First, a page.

Fig. 1.

SIRT1 induction by nutritional stress requires Foxo3a. (A) Normalized luciferase activity under the control of a ∼1.5-kb fragment of the SIRT1 promoter in PC12 cells under either normal nutrient (fed, F) or starved (S) conditions. (B) Reverse transcription polymerase chain reaction (RT-PCR) analysis of SIRT1 mRNA isolated from PC12 cells under fed or starved conditions. β-actin transcript was used as a loading control. (C) Western blot analysis of SIRT1 expression in PC12 cells under fed or starved conditions, with tubulin as a loading control. (D) Distribution of a Foxo3a-GFP fusion protein in PC12 cells under fed conditions or 1 hour after nutrient withdrawal (magnification 400×). (E) Luciferase reporter construct under the control of a synthetic Forkhead promoter in PC12 cells under fed conditions (F) or after 15 hours of starvation (S). (F) RT-PCR analysis of SIRT1 mRNA from mice fed ad libitum or subjected to an overnight fast, with β-actin transcript as a loading control (n = 3 per group). (G) SIRT1 promoter activity in PC12 cells after transfection with increasing amounts of a siRNA plasmid directed against Foxo3a under either fed (F) or starved (S) conditions. (H) Western blot analysis of SIRT1 and Foxo3a expression, under fed (F) or starved (S) conditions, in two clonal PC12 cell lines, one with antibiotic resistance alone (–) and one with both antibiotic resistance and stable expression of Foxo3a siRNA (+). Tubulin expression was used as a loading control. Error bars are ±SD of triplicate determinations.

To determine whether Forkhead activity is required for the observed induction of SIRT1 expression under starved conditions, we used small interfering RNA (siRNA) to inhibit endogenous Foxo3a expression. Transient expression of a Foxo3a siRNA reduced SIRT1 promoter activity under starved conditions (Fig. 1G). In a stable cell line expressing Foxo3a siRNA constitutively, endogenous Foxo3a was greatly reduced (Fig. 1H). Similarly, whereas the control cell line exhibited a doubling of SIRT1 protein expression under starved conditions, cells with decreased Foxo3a expression had a reduced response.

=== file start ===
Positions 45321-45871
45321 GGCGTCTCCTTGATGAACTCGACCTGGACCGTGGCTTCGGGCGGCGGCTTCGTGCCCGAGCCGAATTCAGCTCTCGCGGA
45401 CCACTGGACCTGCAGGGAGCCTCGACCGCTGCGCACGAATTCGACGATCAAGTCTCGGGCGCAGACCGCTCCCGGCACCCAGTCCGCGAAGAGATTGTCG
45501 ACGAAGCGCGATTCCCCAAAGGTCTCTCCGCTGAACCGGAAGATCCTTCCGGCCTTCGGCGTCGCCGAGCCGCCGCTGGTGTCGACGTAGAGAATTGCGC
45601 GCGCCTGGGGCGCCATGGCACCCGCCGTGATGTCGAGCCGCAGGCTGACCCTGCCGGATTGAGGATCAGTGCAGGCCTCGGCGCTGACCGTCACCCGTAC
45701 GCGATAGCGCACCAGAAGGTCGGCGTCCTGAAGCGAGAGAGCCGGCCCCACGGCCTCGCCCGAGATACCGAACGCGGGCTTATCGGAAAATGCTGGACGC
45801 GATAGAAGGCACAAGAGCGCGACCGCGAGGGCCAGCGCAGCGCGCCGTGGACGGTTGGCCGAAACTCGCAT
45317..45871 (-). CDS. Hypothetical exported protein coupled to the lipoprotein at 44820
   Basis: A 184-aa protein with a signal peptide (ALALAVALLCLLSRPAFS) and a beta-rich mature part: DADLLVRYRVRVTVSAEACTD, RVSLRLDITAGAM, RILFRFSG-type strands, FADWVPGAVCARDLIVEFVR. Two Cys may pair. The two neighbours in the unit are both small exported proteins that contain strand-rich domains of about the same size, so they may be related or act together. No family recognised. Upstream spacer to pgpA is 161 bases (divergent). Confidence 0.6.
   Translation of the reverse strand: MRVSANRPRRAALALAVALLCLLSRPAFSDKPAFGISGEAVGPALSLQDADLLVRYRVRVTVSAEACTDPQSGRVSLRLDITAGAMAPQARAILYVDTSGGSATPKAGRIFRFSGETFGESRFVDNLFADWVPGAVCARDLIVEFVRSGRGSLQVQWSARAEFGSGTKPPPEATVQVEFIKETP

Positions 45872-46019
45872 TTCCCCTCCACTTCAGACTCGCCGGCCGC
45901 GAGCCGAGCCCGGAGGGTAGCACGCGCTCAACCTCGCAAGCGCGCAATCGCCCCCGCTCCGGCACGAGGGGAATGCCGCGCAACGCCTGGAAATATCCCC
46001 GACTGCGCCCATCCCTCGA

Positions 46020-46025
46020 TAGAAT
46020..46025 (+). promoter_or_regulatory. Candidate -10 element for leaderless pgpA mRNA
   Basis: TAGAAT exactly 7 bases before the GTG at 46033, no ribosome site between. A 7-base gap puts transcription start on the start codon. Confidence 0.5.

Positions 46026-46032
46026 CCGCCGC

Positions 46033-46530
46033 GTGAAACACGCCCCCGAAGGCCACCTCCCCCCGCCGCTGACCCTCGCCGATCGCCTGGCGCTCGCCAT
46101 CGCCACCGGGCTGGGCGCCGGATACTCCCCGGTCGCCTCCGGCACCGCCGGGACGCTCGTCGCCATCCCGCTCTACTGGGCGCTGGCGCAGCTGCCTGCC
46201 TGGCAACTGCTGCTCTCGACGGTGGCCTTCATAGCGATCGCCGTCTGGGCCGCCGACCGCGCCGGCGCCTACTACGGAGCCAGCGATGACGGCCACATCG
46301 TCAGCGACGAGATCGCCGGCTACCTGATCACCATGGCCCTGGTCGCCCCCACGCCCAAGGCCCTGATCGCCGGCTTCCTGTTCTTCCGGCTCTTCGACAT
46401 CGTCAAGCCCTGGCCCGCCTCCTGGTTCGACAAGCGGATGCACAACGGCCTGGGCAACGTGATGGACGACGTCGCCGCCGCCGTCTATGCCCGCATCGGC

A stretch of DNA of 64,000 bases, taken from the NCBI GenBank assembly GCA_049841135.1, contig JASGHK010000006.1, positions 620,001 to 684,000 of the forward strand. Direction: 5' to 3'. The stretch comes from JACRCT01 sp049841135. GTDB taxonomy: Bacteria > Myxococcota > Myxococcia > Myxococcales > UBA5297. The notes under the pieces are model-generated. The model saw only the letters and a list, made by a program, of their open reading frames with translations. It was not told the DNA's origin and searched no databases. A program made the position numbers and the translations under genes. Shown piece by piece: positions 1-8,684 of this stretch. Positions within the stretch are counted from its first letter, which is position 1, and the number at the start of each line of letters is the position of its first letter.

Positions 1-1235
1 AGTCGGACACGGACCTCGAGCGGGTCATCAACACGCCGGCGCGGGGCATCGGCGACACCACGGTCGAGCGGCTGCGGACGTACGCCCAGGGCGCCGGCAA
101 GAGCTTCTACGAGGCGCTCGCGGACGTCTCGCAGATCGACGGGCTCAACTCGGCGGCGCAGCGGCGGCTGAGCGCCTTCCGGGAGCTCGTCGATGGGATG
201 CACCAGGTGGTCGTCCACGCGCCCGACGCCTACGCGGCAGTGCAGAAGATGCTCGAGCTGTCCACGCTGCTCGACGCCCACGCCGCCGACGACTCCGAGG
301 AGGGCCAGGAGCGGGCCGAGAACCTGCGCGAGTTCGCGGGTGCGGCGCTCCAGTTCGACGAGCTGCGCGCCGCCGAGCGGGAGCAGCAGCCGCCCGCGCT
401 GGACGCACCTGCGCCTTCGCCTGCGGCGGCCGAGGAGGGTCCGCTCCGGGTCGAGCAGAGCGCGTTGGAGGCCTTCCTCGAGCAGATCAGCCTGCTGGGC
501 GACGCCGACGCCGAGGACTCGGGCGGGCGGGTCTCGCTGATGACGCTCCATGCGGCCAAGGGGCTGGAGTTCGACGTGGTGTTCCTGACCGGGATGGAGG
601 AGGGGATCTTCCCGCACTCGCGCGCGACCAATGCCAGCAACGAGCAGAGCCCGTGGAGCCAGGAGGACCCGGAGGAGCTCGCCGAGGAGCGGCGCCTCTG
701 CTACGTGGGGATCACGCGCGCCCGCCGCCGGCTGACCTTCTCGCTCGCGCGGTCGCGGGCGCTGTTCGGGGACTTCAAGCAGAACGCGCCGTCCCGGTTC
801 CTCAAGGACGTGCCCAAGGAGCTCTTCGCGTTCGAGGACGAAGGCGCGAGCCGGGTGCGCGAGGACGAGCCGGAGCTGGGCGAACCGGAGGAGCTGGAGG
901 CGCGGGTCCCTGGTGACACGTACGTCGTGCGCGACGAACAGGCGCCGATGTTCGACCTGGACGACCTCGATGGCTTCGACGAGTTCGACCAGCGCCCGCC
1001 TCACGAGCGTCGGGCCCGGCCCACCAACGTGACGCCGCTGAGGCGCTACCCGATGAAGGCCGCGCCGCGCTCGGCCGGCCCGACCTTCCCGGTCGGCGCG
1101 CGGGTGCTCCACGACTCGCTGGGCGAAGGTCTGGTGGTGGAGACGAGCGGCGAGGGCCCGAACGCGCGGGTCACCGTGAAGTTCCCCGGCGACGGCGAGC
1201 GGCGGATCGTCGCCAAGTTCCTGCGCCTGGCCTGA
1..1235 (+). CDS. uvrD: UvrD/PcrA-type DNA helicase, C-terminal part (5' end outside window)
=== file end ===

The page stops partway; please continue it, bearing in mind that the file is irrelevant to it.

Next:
Transient expression in PC12 cells of a constitutively active mutant of Foxo3a (Foxo3a-TM) stimulated the activity of a ∼2.8-kb SIRT1 promoter fragment in the presence of nutrients (Fig. 2A). Successive deletions of the SIRT1 promoter revealed that the stimulatory effect of Foxo3a-TM was lost between positions –202 and –91. Lack of Forkhead binding sites in this region suggested that the stimulatory effect of Foxo3a-TM could be indirect. Interestingly, this region contains two consensus binding sites for the tumor suppressor protein p53 (Fig. 2B). To determine whether Foxo3a-TM might stimulate the SIRT1 promoter through these p53-binding motifs, we compared the stimulatory effects of Foxo3a-TM on the wild-type 202–base pair (bp) fragment, or with promoter fragments in which one or both of the p53-consensus binding sites were mutated. Mutation of either p53-binding site reduced the stimulatory effects of Foxo3a-TM (Fig. 2C). In the absence of both binding sites, Foxo3a-TM–dependent stimulation was reduced more then 90%. Furthermore, a synthetic promoter containing three tandem repeats of a 25-bp SIRT1 promoter fragment containing both p53 binding sites was activated by Foxo3a-TM to a degree that equaled or exceeded the observed effects of Forkhead proteins on the full-length SIRT1 promoter (Fig. 2D).